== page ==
Do think Winston sits that whole time if the lead goes up 6 instead of down 6? Autobenching isn't the real issue, automatic, rigid autobenching is the problem. How different does the game look in the second half if Michigan builds the lead to 15-18 (or more once Winston went out)? Instead, Michigan backed off and let MSU get back in the game, grab momentum at half time, and attack in the second half. And don't even start on autobenching Iggy and Livers at the same time.

Second-half minutes might generally be more valuable than first-half minutes, but you have to have a feel for when go for the kill and when to tread water. Saturday felt like a kill moment.


March 11th, 2019 at 1:31 PM ^

I'm right there with you on autobenching multiple starters at the same time.? I tuned in around the 5 minute mark in the first half.? Our lineup was Z, Teske, DDJ, Brooks, and Johns.? The lead promptly went from 12 to 6?(even with Winston on the bench),?a huge momentum change right before half.??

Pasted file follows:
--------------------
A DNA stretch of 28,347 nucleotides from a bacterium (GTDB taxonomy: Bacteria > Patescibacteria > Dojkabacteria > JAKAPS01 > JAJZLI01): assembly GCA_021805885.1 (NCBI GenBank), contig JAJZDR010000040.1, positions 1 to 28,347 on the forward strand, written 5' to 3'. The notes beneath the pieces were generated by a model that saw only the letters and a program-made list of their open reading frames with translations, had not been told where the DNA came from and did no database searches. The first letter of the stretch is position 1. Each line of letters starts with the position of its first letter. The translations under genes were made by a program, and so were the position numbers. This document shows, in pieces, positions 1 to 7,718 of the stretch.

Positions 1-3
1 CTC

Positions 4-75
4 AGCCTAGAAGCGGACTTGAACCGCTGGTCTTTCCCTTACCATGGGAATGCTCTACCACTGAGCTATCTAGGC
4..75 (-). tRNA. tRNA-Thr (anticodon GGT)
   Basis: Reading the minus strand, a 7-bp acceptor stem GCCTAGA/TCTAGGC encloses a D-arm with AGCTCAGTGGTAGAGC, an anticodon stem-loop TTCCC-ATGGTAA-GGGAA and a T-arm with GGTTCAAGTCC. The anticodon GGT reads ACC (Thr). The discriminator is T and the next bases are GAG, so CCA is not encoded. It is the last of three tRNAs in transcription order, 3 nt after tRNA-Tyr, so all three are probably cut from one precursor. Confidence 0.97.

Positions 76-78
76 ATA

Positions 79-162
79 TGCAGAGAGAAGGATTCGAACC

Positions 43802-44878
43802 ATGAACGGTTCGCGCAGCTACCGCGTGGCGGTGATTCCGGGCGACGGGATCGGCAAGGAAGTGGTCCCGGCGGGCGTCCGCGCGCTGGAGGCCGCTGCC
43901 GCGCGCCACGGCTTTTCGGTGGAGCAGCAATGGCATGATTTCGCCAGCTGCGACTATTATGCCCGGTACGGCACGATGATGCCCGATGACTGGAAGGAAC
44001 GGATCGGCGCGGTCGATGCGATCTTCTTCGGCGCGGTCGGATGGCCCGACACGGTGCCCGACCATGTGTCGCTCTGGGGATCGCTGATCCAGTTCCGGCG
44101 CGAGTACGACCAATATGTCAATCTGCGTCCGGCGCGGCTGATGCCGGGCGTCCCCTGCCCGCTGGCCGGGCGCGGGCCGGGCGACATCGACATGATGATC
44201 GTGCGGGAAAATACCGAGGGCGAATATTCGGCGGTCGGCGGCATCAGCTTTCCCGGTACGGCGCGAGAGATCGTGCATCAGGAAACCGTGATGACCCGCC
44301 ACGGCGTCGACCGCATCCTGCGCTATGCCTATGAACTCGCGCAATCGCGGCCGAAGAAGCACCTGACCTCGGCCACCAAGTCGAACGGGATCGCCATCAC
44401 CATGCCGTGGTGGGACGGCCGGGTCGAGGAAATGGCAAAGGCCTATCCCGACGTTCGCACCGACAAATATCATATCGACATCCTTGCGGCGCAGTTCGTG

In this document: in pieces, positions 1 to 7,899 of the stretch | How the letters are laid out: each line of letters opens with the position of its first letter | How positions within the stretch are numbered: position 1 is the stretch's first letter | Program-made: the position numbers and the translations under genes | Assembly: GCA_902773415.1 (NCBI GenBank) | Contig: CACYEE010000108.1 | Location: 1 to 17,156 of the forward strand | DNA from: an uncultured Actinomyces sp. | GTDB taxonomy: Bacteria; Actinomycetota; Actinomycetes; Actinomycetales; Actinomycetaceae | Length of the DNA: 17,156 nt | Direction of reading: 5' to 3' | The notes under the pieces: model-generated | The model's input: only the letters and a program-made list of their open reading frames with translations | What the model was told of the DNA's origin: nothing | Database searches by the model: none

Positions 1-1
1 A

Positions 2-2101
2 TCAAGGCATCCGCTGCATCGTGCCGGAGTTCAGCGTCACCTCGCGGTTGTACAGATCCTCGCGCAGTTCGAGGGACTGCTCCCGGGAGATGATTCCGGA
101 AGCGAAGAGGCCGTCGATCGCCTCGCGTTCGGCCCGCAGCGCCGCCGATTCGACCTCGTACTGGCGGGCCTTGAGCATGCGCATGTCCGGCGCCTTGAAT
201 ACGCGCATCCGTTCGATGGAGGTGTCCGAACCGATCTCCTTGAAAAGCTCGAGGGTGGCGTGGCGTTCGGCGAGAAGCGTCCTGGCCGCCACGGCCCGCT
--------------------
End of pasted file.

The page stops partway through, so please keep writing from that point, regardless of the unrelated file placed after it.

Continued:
Every team has to?steal minutes with inexperienced/inefficient backups. And I understand the basis behind autobenching, but when you have as tight a rotation as Michigan does, you cannot afford to put in a lineup that consists mostly of known problem spots. Especially on the road against a Top 10 team with a banner on the line.??How different might the halftime situation looked if any one of Poole, Iggy, or Livers was on the floor?


March 11th, 2019 at 2:18 PM ^

No, but do you think Michigan also stays with the autobench if they had given up the lead?? Michigan?initially extended the lead with Livers and Brazdeikis on the bench and got it?up to 12 when it was 35-23.? And Winston was out.

There was as much reason to think they'd continue to extend it as there was?to think that MSU would go on a 6-0 run to finish the half at that point.? Hindsight is 20/20.? Made a calculated decision and it didn't work out and there is no guarantee?it would have worked out better with more of the starters in there, although it probably would have because Johns was woooooof.? Real bad.?